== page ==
This past Thursday morning, Thanksgiving morning, a short time after the clock passed 8am, one of my two beloved feline companions died in my arms at just 8 years old. While we don’t entirely know what caused his end, his life had great significance, great value and great meaning.

His life was intertwined with mine in ways that at first did not seem significant. Now that he is gone, I am aware in great detail how significant those entanglements actually are and were.

When we all inevitably meet our end, there will not be a heaven or hell waiting, no eternal reward or punishment. Instead it’ll be just like flipping a switch on your consciousness, and the lights will just go out. That is what I saw with Charlie as I watched him die, felt his body go silent while he was in my arms. There is no heaven that welcomed him, no “rainbow bridge” on which he’ll be waiting the decades it’ll hopefully be until I and my wife pass on.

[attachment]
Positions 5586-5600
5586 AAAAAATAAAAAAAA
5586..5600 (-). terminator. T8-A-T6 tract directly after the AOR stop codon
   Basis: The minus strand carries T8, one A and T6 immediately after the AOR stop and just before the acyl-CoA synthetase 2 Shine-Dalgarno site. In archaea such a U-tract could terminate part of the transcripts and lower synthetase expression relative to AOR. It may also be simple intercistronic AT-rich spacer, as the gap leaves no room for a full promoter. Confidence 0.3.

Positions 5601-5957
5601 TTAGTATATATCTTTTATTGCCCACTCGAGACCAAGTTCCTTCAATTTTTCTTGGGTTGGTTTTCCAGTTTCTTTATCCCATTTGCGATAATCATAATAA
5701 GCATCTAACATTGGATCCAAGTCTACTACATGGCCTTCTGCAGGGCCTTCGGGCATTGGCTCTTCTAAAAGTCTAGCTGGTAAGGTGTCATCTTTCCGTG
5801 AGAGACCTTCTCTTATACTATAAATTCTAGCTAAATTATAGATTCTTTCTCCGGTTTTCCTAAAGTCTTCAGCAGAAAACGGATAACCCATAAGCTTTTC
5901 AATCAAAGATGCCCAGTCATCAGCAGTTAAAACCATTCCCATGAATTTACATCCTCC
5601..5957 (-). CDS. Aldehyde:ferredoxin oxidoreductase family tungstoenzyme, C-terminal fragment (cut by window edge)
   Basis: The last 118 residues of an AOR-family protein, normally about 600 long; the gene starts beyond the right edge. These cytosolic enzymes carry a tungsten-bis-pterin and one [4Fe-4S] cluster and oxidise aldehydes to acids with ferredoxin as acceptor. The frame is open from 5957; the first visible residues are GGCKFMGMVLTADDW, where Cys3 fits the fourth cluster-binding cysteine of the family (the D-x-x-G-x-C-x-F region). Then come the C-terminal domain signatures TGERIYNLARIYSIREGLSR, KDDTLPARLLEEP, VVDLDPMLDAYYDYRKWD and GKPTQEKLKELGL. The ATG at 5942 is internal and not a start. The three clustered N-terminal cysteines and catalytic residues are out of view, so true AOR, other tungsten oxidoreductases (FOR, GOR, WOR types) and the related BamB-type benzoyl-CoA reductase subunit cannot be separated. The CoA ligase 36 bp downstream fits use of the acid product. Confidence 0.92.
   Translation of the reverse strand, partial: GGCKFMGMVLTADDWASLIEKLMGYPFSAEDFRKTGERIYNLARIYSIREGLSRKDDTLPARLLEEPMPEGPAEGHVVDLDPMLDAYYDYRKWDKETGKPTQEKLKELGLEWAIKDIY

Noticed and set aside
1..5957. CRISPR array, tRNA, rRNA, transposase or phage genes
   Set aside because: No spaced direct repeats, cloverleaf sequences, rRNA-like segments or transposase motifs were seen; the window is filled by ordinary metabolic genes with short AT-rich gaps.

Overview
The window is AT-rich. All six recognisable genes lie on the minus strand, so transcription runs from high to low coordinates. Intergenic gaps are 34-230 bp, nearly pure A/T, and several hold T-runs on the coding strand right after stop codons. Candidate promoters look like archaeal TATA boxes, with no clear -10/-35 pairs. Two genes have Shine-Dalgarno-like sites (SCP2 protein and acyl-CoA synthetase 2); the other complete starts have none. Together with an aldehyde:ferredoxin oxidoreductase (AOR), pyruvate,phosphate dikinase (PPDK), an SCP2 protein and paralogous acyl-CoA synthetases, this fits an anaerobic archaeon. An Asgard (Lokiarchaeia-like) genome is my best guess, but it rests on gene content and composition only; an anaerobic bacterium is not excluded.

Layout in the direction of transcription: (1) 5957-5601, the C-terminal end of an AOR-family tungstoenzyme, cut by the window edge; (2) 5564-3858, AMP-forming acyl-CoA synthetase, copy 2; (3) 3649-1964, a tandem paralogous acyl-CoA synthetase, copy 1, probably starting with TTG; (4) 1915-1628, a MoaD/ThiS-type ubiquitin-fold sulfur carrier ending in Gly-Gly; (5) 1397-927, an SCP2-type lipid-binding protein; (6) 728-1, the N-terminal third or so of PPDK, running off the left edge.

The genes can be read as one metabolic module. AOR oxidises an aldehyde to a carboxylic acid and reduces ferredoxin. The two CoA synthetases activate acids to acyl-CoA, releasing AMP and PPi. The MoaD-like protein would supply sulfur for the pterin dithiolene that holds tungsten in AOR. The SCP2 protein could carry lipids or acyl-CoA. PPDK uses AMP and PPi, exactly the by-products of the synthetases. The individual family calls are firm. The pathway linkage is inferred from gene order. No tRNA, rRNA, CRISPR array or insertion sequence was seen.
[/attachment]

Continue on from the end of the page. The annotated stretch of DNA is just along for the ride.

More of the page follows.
But does that mean Charlie’s life was somehow worthless, his existence meaningless? Absolutely not.

His life had meaning, his life had value because of the impact his life had on me, my wife, his surviving brother, and my parents for the several months they cared for him after he was born. His life likely also had an impact on the veterinarians and veterinary technicians that assisted in his care during his brief years.

Even in death his life will continue to have value and meaning as my wife and I look back at the pictures we have of him and remember the time we had with him – all the little things he used to do that seemed insignificant at the time, but we now realize were very significant parts of our day as we’ve looked around expecting Charlie to be there.

His life most certainly had value and meaning, regardless of whether there actually is a deity or not.